The Hudson boats are a unknown species for me, but that is valid for most sailing boats.
    I am NOT a sailing boat man! Although the Halvorsen Freya, mentioned by Landlubber, I have heard about. But I think that design is a bit dated.

    And I have NO experience in restoring sailing craft. Though I have restored one dozen of old steamships and workboats. Ships, not boats. And I worked in many ice campaigns right next to your housedoor, as a officer / master on her:


    Sure a steel or aluminium vessel is your only choice for higher latitudes cruising, and the better one for passages in general.

    Not knowing the Hudson, I cannot estimate how difficult a task that refit will be.
    But the first point, importing a restoration object of that size is nearly senseless!!!!!
    The freight (deckfreight) for a 50ft boat from Central America to the Baltic will come out in the 40.000 to 50.000 € ballpark.

    Next point, you mention already that it will come out close to a newbuilt.
    That means in simple words, it will cost you twice the time and twice the money of a newbuilt! (the freight, customs, Vat, not included)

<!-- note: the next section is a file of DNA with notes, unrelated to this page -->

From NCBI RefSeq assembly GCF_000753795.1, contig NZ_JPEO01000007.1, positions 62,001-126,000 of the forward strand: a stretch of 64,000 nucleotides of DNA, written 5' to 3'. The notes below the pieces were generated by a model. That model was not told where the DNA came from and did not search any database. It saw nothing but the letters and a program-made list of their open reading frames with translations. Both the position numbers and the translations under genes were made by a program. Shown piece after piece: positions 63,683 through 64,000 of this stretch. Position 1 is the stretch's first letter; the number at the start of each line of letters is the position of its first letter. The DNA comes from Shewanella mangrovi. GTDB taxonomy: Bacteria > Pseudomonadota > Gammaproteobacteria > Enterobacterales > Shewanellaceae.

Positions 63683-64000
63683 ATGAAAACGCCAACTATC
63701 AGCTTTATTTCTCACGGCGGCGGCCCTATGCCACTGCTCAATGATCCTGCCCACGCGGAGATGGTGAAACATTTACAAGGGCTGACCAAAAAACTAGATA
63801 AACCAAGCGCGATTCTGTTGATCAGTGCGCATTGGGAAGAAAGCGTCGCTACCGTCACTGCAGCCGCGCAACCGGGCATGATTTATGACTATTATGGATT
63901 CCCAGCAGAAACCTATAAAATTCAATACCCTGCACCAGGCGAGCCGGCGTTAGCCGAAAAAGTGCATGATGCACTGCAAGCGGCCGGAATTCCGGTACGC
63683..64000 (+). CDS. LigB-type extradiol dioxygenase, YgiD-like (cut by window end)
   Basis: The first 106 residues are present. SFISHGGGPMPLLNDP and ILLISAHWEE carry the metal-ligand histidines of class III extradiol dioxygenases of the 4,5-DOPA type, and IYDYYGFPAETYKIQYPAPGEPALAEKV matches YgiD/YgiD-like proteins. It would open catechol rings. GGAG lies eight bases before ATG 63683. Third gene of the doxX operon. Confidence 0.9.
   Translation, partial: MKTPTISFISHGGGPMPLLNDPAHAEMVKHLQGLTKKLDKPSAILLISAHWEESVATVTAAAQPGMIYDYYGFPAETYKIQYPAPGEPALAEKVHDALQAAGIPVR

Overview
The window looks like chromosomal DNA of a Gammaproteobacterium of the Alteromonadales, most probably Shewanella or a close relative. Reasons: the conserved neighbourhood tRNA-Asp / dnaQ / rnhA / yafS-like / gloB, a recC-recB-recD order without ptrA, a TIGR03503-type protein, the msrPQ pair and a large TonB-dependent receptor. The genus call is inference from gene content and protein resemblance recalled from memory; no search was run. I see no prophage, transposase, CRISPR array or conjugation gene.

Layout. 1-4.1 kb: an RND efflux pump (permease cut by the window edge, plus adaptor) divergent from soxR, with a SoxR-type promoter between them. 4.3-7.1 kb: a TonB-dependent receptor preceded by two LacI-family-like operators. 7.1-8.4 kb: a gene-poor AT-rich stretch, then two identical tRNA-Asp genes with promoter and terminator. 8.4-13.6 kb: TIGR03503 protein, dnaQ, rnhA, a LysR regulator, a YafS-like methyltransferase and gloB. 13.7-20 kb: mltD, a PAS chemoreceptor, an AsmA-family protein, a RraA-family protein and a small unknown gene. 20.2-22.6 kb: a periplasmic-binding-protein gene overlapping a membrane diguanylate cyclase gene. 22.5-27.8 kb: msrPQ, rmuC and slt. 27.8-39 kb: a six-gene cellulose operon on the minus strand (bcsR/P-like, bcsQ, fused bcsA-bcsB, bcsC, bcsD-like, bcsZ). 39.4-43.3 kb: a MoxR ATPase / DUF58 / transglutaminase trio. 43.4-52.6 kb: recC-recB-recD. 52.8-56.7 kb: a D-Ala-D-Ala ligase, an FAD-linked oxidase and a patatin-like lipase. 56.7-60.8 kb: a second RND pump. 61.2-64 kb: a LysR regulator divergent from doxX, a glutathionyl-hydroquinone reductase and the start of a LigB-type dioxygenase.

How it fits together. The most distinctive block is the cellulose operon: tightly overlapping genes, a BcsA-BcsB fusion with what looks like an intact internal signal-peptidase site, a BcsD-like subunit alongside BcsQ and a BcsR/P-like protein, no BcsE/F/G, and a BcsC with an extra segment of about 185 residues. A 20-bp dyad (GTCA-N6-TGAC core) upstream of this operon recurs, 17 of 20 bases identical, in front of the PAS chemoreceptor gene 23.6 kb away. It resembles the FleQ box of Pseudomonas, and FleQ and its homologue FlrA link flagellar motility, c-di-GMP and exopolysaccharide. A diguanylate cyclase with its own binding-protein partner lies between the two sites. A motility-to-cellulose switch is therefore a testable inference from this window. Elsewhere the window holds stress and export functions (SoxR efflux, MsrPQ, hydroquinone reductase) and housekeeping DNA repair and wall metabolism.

Leave it, is my wholeheartedly given recommendation,:!:
    You will not get happy with it.

    Find another existing boat, or go for a newbuild. Even a completely custom designed boat comes out far cheaper than such a resto project.

    Be sure I do´nt want to disencourage you, the opposite. But we have seen too many family tragedies, private bankrupcies, and failed projects to recommend more than a "fixer up" for a novice. And even that is more often than not, way over the head of the people. (and always more money than calculated)

    Do you have some more information about the Hudson? Maybe there are still plans available. Maybe there are boats in very good condition on the market? Or one can customize a contemporary design to fit your dreams and requirements.

    And thanks for the Pertti Duncker link!


    Hoyte, PAR is our boat restoration specialist!